Posted April 23, 2012
A graduate of Raymond, Maine's public school system, Caroline Blake '14 (Government & Legal Studies/Spanish) came to Bowdoin with one goal – to improve education in Maine, particularly by increasing the likelihood that Maine high school students go to college. Since her arrival on campus, Caroline has sought opportunities to both inform and act upon this passion, embracing service, fellowship, course and travel experiences that have well positioned her to make a difference in her home State of Maine – now and in the future.
Caroline started by volunteering with the student service group College Students for College, hosting Brunswick High School students on campus for visits and conversations about college planning. As a sophomore, she has taken over as leader of the group and learned the skills of organizational planning and coordination of other student volunteers.
She signed up for a January 2012 Alternative Winter Break trip which focused on immigrant and refugee education. After leading a three-day workshop on goal setting and college planning for immigrant and refugee children at a Portland middle school she realized that improving education in Maine doesn't just mean improving Maine's public schools. It means making sure that all of Maine's residents have the educational resources they need to prepare for bright futures. Intrigued by this new perspective, she was able to build on some of the work she did over winter break through a Community Based Course with Professor Genie Wheelwright where she and her classmates were able to connect their course to the community by tutoring immigrants in English at Centro Latino, a community center for Spanish-speaking immigrants living in Portland.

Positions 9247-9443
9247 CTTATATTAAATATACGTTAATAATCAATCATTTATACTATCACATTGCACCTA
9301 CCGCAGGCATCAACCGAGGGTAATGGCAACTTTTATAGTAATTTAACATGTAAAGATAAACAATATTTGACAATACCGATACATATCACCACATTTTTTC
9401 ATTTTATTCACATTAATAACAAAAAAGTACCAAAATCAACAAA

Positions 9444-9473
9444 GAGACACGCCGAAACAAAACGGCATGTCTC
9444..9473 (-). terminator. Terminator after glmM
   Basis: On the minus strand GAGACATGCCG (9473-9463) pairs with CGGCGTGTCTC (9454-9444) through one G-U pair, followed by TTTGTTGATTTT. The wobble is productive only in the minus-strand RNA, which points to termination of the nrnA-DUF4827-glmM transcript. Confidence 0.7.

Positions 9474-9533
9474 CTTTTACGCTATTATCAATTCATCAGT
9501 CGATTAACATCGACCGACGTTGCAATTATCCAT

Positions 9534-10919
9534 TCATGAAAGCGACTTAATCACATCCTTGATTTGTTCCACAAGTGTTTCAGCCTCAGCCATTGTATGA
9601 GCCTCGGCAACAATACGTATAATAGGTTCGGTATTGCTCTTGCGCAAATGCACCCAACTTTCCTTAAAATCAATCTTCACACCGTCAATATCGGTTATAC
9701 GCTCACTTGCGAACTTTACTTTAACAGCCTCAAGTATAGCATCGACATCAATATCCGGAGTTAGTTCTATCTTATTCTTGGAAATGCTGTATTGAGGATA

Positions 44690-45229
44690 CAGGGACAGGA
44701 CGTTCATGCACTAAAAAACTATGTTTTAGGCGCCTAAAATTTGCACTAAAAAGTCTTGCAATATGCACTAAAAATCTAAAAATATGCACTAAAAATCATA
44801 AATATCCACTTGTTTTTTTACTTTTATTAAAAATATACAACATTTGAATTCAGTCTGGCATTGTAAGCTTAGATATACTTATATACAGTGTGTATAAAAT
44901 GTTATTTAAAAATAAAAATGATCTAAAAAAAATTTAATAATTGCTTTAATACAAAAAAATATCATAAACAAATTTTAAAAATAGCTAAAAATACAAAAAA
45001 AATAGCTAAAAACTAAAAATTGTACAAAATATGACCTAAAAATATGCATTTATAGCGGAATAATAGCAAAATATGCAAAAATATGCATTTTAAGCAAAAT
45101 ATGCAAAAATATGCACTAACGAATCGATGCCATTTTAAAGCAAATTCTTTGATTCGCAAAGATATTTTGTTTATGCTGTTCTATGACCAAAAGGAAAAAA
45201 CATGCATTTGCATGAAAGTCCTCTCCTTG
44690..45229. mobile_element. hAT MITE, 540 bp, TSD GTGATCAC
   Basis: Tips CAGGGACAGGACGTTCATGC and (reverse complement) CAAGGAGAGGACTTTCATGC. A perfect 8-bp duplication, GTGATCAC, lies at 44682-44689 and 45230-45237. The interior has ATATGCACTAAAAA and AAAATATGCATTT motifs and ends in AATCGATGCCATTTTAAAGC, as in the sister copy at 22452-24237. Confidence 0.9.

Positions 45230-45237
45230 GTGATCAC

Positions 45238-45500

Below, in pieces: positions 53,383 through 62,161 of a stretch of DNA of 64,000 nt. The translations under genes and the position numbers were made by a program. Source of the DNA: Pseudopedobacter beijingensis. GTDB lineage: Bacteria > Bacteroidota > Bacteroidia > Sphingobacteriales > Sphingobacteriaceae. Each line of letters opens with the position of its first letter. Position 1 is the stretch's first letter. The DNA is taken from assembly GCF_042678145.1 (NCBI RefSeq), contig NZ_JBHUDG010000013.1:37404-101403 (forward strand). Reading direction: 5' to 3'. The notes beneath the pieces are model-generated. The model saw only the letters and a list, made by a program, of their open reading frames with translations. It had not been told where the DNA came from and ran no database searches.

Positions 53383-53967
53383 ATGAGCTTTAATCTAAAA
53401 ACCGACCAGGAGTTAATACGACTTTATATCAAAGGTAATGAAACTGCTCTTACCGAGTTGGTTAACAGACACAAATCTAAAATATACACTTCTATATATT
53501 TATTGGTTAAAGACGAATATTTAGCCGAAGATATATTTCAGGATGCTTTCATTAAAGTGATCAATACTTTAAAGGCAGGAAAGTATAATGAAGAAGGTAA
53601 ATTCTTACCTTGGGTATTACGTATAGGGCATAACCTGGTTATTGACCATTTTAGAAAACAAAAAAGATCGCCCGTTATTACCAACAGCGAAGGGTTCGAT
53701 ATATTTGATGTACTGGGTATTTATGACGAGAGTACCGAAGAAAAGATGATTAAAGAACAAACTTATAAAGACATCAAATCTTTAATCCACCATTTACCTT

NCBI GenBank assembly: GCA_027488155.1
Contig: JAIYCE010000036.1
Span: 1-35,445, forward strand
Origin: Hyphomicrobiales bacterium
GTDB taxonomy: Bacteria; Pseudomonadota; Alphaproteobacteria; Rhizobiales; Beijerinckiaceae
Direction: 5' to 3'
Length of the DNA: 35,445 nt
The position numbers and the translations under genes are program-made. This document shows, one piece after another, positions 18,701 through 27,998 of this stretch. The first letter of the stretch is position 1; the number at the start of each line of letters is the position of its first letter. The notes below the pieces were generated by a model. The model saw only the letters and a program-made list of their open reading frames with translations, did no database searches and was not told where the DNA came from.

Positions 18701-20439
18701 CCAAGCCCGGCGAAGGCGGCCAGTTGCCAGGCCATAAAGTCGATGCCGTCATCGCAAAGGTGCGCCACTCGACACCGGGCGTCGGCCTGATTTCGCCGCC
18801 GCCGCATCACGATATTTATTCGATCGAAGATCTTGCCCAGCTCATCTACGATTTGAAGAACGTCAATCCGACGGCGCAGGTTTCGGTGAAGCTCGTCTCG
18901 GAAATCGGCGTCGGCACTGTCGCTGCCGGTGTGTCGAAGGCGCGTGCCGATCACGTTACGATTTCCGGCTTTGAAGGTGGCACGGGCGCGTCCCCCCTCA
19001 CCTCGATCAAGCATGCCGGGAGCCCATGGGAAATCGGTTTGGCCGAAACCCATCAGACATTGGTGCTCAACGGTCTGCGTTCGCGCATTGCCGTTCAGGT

As important as engaging in communities through service, Caroline understood the importance of addressing problems at their root causes and she became interested in a career in public policy – especially after she took a course on public policy with Professor Jeffery Selinger in the Government Department where she learned not only how policy is developed, but the effect it has on the American people. Through her Alternative Spring Break trip to Washington, D.C. this past March - where she and fellow trip members looked at issues of hunger and homelessness while volunteering in D.C. soup kitchens and community centers - she learned more about public policy and its impact. Meeting with Senator Olympia Snowe to discuss the impending federal budget cuts and the consequences they may have for poor Americans, Caroline saw where service, activism, policy and politics intersect.
This summer Caroline will serve as a fellow in the Mckeen Center’s Community Matters in Maine Summer Fellowship Program with a placement at Community Financial Literacy, a non-profit organization that offers personal finance courses to immigrants and refugees in the Portland area. Here she hopes to learn more about the obstacles Maine students face and the resources and assistance they need overcome them – and ways to once again inform her passion for making a difference in Maine.
"In my Government classes, I’ve learned a great deal about the social issues that exist in our country and the policies we have in place to help combat them. I have learned that before we can fix a problem, we have to understand it."
“We must spend time with the people that the issue affects; we must listen to their stories and hear their concerns.”